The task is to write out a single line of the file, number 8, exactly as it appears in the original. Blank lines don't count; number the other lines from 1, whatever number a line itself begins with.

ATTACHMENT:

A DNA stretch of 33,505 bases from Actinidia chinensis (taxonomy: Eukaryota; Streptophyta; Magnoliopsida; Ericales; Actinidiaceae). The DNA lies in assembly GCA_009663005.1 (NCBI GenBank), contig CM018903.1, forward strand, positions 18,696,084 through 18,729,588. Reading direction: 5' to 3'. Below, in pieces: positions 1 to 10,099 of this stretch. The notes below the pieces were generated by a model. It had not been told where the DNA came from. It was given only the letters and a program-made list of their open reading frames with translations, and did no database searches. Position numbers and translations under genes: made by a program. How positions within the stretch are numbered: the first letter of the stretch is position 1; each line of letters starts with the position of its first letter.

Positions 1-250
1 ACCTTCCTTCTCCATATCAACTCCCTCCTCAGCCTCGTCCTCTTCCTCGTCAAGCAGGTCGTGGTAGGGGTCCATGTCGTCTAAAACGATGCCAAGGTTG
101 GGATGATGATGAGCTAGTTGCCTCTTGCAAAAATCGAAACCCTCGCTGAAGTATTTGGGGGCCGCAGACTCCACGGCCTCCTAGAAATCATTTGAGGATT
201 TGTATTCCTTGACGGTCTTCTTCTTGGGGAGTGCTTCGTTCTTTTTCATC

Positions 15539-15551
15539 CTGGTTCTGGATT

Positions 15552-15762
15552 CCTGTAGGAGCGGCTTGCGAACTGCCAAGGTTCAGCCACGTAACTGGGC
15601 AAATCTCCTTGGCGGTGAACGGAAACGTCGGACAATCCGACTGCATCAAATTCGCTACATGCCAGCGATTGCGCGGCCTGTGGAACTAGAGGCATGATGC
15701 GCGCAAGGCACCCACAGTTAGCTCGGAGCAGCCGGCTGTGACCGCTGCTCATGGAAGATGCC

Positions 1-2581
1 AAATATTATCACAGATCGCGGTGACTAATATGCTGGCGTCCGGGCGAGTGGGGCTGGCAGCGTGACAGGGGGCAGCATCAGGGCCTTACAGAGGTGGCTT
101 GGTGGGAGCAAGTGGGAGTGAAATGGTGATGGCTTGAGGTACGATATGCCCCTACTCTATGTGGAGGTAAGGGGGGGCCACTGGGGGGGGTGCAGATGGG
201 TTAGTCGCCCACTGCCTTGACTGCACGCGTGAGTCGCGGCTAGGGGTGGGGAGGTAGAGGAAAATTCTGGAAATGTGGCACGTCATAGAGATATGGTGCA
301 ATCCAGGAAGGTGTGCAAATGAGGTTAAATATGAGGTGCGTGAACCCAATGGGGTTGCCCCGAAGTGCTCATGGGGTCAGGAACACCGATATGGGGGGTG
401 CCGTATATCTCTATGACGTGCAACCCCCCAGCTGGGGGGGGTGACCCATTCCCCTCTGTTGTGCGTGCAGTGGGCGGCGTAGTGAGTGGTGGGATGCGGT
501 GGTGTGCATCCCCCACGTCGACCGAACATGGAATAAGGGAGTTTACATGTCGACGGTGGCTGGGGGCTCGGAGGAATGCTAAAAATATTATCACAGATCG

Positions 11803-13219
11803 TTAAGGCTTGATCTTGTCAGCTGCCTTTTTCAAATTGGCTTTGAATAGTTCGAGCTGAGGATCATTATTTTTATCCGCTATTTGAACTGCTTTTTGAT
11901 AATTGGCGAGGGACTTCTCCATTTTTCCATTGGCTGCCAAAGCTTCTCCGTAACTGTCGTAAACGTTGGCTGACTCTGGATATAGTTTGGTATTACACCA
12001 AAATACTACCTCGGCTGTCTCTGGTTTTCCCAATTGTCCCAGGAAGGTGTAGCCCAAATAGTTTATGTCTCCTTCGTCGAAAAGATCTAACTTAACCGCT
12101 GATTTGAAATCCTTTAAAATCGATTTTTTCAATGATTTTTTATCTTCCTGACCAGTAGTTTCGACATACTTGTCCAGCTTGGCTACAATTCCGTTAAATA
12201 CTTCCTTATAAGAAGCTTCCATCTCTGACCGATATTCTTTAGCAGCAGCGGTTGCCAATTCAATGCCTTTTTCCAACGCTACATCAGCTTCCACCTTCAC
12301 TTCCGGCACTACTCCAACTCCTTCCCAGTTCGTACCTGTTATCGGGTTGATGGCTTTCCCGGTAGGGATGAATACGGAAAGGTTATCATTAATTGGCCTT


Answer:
Positions 15552-15762